Special Correspondent

Such a move will force the State to increase bus fares, says Chief Minister

Mini bus scheme to continueReport on refugee camps sought

CHENNAI: Chief Minister M. Karunanidhi ruled out lowering sales tax on petrol and diesel saying that this would force the State to increase bus fares.

"We considered the possibility [of reducing sales tax]. If we do so, we will be forced to increase bus fares," he told presspersons at the party headquarters.

Mr. Karunanidhi had ruled out hiking bus fares after the increase in petrol prices. Describing the increase in price of petro products as a "continuing problem," he said the opposition to the hike was justified. The Centre had no other way out in the face of increasing crude prices and its action too was justified. On the various proposals put forth by the Left parties to the Centre to counter the hike, Mr. Karunanidhi said he had not seen them.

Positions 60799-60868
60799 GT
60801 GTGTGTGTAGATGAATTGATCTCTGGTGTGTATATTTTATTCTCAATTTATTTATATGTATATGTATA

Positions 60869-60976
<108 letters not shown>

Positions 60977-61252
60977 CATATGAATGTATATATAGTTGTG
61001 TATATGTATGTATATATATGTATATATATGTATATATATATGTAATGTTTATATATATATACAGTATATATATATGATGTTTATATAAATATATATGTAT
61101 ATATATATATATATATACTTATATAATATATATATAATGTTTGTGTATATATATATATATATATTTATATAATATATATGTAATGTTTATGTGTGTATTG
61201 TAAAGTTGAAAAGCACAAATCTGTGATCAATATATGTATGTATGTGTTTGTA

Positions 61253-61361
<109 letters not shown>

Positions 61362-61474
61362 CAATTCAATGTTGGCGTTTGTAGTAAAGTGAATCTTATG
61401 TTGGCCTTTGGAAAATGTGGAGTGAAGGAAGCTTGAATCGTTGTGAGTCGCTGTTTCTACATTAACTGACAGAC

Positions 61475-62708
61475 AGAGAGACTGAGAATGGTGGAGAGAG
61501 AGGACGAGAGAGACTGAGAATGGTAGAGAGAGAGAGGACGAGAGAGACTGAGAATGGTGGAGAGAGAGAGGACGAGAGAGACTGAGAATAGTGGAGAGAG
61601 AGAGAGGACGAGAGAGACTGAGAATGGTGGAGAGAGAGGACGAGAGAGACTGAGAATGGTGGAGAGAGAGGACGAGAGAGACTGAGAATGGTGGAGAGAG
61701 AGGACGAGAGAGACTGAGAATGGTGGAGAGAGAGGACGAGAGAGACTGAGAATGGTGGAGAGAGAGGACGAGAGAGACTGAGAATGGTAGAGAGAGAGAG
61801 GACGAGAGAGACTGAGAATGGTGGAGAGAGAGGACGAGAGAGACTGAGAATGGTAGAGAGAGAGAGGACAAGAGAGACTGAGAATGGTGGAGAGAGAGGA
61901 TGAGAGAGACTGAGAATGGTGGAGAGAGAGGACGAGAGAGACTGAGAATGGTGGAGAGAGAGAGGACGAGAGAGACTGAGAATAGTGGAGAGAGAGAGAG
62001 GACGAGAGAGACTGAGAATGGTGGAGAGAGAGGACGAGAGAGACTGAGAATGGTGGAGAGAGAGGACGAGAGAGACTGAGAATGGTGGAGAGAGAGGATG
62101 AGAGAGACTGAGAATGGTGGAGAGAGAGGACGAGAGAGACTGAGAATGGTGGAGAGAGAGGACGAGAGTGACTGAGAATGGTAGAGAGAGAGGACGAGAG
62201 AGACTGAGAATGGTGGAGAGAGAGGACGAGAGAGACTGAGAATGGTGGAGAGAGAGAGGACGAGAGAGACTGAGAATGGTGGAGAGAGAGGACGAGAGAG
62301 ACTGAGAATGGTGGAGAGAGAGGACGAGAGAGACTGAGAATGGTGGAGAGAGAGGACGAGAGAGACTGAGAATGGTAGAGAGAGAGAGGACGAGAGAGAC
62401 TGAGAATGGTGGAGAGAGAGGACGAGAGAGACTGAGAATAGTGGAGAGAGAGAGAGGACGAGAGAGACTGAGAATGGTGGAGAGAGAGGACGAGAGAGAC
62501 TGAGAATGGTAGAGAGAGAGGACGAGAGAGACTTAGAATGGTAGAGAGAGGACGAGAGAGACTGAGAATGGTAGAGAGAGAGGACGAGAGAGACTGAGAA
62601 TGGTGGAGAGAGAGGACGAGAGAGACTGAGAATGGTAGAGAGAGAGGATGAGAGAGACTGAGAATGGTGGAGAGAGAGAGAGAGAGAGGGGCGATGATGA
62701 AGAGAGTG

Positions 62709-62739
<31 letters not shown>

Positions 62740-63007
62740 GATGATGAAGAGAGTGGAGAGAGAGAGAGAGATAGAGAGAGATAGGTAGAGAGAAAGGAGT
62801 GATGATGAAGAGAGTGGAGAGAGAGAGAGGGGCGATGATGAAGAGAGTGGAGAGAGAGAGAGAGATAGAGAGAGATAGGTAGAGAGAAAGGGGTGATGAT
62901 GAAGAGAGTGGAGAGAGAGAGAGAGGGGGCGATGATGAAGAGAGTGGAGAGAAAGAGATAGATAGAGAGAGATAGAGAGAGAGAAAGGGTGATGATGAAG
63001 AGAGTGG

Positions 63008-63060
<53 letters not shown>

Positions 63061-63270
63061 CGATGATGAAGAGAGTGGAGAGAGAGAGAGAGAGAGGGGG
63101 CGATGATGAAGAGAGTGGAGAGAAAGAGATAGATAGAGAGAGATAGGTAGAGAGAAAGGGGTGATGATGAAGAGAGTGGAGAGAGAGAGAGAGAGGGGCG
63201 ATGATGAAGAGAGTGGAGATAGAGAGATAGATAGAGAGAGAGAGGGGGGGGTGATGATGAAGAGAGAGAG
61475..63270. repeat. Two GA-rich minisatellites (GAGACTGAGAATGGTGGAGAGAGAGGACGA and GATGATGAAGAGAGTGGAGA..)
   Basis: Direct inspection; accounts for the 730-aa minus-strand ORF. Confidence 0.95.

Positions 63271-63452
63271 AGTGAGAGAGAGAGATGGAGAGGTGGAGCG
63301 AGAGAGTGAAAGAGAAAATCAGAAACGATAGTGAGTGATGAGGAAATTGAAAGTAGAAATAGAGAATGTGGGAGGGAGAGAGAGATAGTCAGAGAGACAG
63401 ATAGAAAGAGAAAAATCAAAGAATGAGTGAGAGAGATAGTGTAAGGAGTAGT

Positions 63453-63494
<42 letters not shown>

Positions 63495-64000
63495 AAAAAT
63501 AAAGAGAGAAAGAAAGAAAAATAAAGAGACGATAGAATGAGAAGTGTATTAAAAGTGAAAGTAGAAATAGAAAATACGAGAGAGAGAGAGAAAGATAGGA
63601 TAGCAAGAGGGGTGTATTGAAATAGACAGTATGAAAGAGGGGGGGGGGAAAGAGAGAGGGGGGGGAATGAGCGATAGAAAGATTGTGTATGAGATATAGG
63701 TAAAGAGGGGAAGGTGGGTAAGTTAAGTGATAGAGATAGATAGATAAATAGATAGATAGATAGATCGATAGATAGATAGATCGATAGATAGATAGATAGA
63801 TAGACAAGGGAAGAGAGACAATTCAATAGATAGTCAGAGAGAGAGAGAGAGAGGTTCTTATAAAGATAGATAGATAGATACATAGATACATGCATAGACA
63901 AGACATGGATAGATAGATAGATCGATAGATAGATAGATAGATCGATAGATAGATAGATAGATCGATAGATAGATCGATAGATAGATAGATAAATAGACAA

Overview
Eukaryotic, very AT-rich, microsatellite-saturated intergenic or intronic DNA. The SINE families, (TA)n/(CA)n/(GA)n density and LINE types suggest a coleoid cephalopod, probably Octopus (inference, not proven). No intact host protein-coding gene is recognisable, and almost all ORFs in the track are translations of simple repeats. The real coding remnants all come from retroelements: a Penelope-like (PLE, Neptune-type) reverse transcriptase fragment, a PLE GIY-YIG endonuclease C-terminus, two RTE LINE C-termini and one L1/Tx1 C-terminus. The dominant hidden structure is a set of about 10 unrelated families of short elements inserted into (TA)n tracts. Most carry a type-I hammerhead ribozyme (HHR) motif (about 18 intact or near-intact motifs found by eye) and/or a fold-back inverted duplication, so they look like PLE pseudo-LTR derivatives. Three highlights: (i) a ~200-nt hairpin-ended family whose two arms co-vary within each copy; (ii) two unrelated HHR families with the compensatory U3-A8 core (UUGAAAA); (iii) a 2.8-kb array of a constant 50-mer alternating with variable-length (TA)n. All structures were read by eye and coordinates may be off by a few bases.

He had extensive discussions with Transport Minister K.N. Nehru and officials of transport corporations on future plans. The mini bus scheme would continue, he said and added that there was no move to nationalise these routes.

On the Sri Lankan issue, Mr. Karunanidhi said Tamil Nadu's stand would not differ from that of the Union Government. He hoped the peace talks would continue. On conditions in refugee camps, Mr. Karunanidhi said an article by D. Ravikumar (DPI MLA) was brought to his notice. He immediately requested him to visit the camps and give a detailed proposal. State Government officials would inspect the camps and consider the report.

He said help would be provided to inmates. Central aid would be sought to improve the conditions.

Mr. Karunanidhi recalled that the DMK government had given a host of concessions to refugees, including training the eligible ones in medicine but the AIADMK government had withdrawn them.

Cable TV Bill

Asked about the fate of the Cable TV Bill, brought by the AIADMK government to take over multi-system operators, Mr. Karunanidhi said that it was with the Governor. He advised journalists to examine whether the powers to legislate were with the Centre or the States.

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